I began by running a few dozen simulations using the same code I developed when designing the low band. I was looking for a frequency response which would not overlap too much with the low band (or later, the high band) and which would be centered close to where voices tend to reside. This way the mid band of the equalizer is able to adjust the volume of voices in the sampled audio. Nothing I saw in the simulations was satisfactory. It predicted a low Q factor and low maximum gain. I tested one of the simulations' circuits on a breadboard and got a result which conflicted with my simulation. I believe that the issue is that the circuit's transfer function is strongly affected by the op amps's input bias current, which I modeled to be zero in my simulation. I decided to switch over to experimental guess & check methods briefly to see if I could find a solution that way or if I'd need to revise my model and proceed with simulations. To get very quick experimental data I used my waveform generator's sweep functionality to feed the test circuit sine waves between 10 Hz and 20KHz over the course of about 5 seconds. Setting my scope to single trigger at the start of a sweep made my scope display what was effectively a crude bode plot. I used this system to quickly try different circuit designs until I achieved a frequency response approximately equal to what I was looking for, at which point I switched back to the more tedious but also more precious system of measuring gains and various discrete frequencies manually.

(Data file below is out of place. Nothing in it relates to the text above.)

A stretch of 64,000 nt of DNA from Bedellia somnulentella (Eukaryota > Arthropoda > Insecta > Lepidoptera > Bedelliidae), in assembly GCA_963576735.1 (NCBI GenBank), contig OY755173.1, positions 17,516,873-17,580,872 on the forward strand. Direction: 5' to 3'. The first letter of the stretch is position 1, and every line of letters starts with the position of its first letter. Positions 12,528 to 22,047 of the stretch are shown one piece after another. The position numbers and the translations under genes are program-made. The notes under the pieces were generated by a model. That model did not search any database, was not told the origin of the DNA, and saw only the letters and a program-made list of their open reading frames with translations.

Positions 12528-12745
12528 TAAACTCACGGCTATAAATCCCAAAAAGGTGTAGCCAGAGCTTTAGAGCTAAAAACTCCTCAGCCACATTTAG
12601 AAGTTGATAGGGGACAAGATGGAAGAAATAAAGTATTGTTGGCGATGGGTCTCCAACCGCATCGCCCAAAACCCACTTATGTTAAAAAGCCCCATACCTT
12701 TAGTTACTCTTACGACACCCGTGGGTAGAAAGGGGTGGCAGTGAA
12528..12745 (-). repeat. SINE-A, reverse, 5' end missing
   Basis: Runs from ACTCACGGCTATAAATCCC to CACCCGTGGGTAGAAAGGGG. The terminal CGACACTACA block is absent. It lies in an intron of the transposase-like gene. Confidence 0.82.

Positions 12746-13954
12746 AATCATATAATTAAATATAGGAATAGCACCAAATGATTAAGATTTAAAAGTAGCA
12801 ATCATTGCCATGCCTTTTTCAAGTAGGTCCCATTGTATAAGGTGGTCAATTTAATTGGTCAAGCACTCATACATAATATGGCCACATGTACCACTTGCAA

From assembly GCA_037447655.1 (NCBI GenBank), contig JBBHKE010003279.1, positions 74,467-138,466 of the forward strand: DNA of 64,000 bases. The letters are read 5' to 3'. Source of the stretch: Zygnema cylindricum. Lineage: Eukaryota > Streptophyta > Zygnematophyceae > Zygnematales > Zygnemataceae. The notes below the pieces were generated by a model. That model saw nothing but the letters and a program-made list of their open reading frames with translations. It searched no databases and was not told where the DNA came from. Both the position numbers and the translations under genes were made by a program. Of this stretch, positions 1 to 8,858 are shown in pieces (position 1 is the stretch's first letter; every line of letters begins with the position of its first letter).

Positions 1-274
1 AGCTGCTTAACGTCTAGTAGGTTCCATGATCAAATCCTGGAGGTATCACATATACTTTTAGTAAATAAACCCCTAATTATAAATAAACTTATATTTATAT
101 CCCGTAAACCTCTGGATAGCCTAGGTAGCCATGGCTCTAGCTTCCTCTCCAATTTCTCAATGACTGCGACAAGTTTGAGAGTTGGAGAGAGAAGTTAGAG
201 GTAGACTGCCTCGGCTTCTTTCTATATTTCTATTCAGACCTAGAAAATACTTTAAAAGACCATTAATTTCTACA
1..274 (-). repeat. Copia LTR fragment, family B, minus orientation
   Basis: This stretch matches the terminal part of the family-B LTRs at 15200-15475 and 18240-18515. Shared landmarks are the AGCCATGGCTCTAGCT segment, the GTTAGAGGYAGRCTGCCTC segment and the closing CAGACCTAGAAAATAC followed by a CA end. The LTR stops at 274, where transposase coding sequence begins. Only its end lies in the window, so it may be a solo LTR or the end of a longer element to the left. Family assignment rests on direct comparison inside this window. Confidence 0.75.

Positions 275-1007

Eventually I settled upon the design shown above for the mid band filter. It has a much higher Q and gain than my previous equalizer's mid band.
The high band was pretty quick to design using the experimental guess and check method with swept-frequency sine waves to generate bode plots. I found a few designs that seemed feasible and tested them by listening to audio signals through them. Ultimately I decided upon the design shown below.